Tax Reform & Jobs Act has manufacturers investing in their business In an increasingly competitive marketplace, most manufacturers understand the importance of investing in their business. But, investing means spending money, something many manufacturers can be hesitant to do. This is a dangerous trap to fall into, however, as the long-term benefits of investing can far exceed the short-term hit on the balance sheet.

Today, with tax reforms dropping corporate tax rates from 35 percent to 21 percent, there may be even more incentive to invest. And you won’t be alone; a recent NAM survey of over 500 manufacturers reveals that 65 percent feel the tax reform will allow them to increase capital spending.

We’ve identified three main areas small and medium-sized manufacturers may want to consider focusing on if they choose to invest: information systems, equipment, and training.

Investing in Information Systems

If you’re like most manufacturers, you’ve undoubtedly stumbled across issues related to design, procurement, and production. Whether these discoveries were made through hands-on experience, in-depth research, or even just pure luck, the realization of how much they were slowing your workflow processes was a real eye-opener. A state-of-the-art Manufacturing Information System (MIS) can take things a step further, offering complete transparency into the workflow.

With an MIS in place, manufacturers gain a 360-degree view into production on the factory floor, in real time; this gives management the ability to make changes that optimize production and eliminate inefficiencies.

Where could your business benefit the most? There are a variety of MIS systems designed to meet your specific industry needs. Some of the benefits of adopting an MIS system or improving upon your existing one include:

  • Overall evaluation of procedures
  • Streamlined production
  • Waste reduction techniques
  • Increased output
  • Improved efficiency in set-up times
  • Record-keeping transparency
  • Audit preparation
  • Management of suppliers
  • Assignment of staff
  • Reassessment of priorities

Investing in Equipment

New technologies can make your operations smarter, faster, and far more cost-effective—which all help to make you more competitive. But how? To best demonstrate the ways an investment in new equipment and technology can pay off, let’s take a look at two Advanced Manufacturing technologies other small and medium-sized manufacturers are beginning to employ and the benefits they present.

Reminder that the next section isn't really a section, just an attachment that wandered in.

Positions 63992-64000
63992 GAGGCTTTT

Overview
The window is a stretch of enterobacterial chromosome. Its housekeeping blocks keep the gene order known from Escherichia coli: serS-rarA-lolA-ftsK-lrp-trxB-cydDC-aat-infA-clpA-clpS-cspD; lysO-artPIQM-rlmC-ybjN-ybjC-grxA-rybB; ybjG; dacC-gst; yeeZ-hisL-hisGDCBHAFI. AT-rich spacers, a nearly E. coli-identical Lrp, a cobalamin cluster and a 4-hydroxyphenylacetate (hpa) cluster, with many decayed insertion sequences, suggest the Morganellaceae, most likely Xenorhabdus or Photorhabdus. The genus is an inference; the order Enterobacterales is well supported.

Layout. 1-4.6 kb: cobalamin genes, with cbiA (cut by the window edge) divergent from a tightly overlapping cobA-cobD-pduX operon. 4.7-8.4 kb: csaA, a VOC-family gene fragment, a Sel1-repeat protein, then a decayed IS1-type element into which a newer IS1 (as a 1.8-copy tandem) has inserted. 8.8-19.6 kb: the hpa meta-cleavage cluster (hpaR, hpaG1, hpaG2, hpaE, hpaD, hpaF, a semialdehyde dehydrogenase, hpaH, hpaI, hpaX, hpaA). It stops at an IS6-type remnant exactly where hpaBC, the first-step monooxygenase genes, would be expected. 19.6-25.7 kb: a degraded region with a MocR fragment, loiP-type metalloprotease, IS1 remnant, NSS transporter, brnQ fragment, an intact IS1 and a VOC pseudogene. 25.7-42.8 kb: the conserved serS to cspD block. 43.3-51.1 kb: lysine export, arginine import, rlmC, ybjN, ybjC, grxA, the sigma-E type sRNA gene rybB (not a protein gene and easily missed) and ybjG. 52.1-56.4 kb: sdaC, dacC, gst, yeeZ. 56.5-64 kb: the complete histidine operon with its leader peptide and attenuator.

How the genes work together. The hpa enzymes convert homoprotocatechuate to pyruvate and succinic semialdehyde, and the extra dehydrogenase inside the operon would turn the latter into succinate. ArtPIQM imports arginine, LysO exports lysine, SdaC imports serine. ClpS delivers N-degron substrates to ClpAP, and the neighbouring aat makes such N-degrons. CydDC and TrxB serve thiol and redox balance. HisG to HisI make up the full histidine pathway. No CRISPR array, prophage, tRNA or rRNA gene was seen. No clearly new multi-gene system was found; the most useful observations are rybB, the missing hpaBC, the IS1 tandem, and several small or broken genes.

• Additive manufacturing
    • Enables design modification during production
    • Reduces the amount of capital needed to scale up production without making major changes, increasing speed and profitability.
    • Reduces energy by using less material and eliminating production steps
    • Reduces waste by up to 90 percent
  • Robotics and Automation
    • Creates efficiencies, improving upon human motions by moving faster and more smoothly
    • Improves quality by offering a high degree of accuracy and precision
    • Offers continuous, 24/7 production
    • Increases workplace safety by performing the more dangerous tasks.

Investing in Training

On one hand, you’ve got Baby Boomers leaving the factory floor—nearly one-quarter of manufacturing employees are age 55 or older—taking with them potentially years of unreclaimable tribal knowledge. On the other hand, you’ve got new equipment and technology coming onto the floor, without properly trained employees to operate them. Both of these scenarios make training critical.

The first step is to assess the current competency level of workers to determine their needs. Leveraging their full potential will help increase their engagement and make them more productive to the business.

 The next step is determining what skills will be needed in the near future in order to provide training to newer employees and new hires. After all, while investing in high-tech equipment and advanced technologies is great, you’re also going to need a skilled workforce to operate them—and keep up with newer advancements down the road. Adopting new technologies has another added benefit; it can help attract millenials—and fill some of those hard-to-fill manufacturing positions—by chipping away at the perception of manufacturing as “dark, dirty, and dangerous.”

 Making Your Move

Some manufacturers fear the tax cut may cause jobs cuts, as manufacturers invest in equipment, not people. But Rick Schreiber of NAM explains why this should not be a deterrent to investing.

“[Tax reform] is not the gloom and doom of jobs going away,” he told U.S. News and World Report. “It’s getting rid of all those unskilled, carpal-tunnel-inducing, heavy-lifting-type jobs. You can now have a cobot—a robot that collaborates with a human—do all those mundane tasks or all that heavy lifting or reduce workers’ compensation-type claims and costs.” 

Investing in information systems, equipment, and training is an investment in the future. And the future is looking bright.


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